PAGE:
Required Components, Board Layout Recommendations And Best Practices
The imp002 solder-down module makes designing your Internet-connected hardware very simple. The imp002 contains the processor, WiFi SoC and antenna. Your design needs to include a few inexpensive components, and make some simple layout and routing rules. If you follow these guidelines, you can expect excellent, reliable WiFi performance.
Important The imp002 is now no longer in production. For detailed information on migrating your imp002-based design to a more modern imp module, please see ‘Transitioning your product from the imp002’, or contact Electric Imp Sales for more information.
Your design will require the following in addition to the imp002 module:
The required circuit is very simple: you just need a phototransistor and a resistor.
Your phototransistor must be able to sense visible light. Do not use a phototransistor with a visible-light filter. Refer to the imp002 datasheet for a list of recommended parts.
The value of the bias resistor used in the BlinkUp detection circuit will depend greatly on your mechanical design and on the opto-electrical components you have selected. This value will need to be tuned to suit your design, by following the BlinkUp Tuning Guide. A larger value for RBIAS will result in a larger signal during BlinkUp, but also makes your design more susceptible to saturation from ambient light. A smaller value reduces sensitivity to ambient light, but will produce a smaller signal during BlinkUp. A 22kΩ to 68kΩ resistor is a good place to start tuning.
This LED uses different color patterns to show different status conditions (see the BlinkUp codes guide for more information).
Your LED configuration needs to be able to produce three colors: red, green and amber. Most designs use a single bicolor LED to acheive this; some use two discrete LEDs and a lightpipe.
You may use either a common-cathode or a common-anode LED in your design; the imp002 will detect the LED polarity automatically. Two-pin (“either-or”) bicolor LEDs are not supported: it must be possible to turn red and green on at the same time. A list of recommended bicolor LEDs is available in the imp002 datasheet.
A 10kΩ resistor in parallel with the red side of the bicolor LED to allow the imp to detect LED polarity.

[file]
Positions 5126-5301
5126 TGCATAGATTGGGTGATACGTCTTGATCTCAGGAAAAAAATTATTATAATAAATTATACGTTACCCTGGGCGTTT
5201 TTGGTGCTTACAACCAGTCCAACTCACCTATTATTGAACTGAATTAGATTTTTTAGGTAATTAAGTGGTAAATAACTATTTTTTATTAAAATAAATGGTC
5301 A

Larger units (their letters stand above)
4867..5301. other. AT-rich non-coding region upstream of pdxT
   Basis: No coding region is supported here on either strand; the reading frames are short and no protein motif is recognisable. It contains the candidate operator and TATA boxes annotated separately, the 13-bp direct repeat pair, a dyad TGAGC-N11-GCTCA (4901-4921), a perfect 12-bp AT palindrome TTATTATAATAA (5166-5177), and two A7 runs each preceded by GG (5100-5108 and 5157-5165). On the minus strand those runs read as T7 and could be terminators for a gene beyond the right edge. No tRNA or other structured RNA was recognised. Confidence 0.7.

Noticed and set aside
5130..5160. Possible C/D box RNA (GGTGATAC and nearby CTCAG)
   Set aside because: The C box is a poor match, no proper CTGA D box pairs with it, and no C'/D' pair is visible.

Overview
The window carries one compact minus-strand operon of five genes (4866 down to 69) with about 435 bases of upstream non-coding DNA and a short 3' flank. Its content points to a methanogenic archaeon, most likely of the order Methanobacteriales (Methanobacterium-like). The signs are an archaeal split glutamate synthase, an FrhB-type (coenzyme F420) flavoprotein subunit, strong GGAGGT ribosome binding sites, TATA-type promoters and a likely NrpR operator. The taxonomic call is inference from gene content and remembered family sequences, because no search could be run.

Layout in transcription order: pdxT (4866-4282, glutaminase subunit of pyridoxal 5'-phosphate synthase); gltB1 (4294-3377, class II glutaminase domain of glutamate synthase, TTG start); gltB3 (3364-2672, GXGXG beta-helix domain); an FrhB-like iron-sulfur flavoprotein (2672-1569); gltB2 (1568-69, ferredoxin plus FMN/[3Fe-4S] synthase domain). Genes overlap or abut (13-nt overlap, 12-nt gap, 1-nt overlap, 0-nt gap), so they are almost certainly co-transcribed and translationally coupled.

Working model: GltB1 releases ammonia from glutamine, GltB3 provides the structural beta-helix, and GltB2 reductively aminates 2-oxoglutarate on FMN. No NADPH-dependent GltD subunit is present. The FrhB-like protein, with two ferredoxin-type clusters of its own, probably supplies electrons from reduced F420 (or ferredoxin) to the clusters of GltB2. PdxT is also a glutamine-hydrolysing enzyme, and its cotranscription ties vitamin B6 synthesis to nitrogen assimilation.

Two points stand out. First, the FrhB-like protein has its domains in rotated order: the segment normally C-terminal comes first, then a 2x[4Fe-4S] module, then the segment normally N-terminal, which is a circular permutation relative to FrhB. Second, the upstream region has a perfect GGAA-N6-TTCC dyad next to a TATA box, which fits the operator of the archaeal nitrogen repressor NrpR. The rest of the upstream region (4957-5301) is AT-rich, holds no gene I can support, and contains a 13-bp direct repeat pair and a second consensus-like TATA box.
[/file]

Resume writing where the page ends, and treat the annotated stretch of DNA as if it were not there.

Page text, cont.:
BlinkUp detection and bicolor LED circuit
These capacitors are required to prevent noise from coupling into the imp002’s power supply and to help buffer the power supply rail during load spikes caused by running the radio. Including these components is critical for meeting FCC and other wireless certification requirements for a manufactured product.
Applying more load than this to the imp002’s pins will damage the module. If your design requires you to move more current around, use an imp pin to switch a FET or transistor.
Your design must not expose any of the imp002’s pins to a voltage greater than VDD (the supply voltage provided to the module). Consult the imp002 datasheet for more information on electrical characteristics and absolute maximum ratings.
The VDDA pin on the imp002 is used to provide the power supply used for the imp’s analog-to-digital converters, which are used during BlinkUp and whenever squirrel application code requires them. Most designs can simply connect VDDA to VDD. Some designs might wish to use a separate supply rail for better isolation and reduced noise, like the Lala reference design. If a separate supply is used, it must be able to source 500µA, and must not exceed VDD at any time. Note that this means that during power-on, the VDDA rail must not come up faster than VDD.
VDD and VDDA
The imp002’s internal pull-up or pull-down resistors will be cleared when the imp reboots, and these nets will be tri-stated.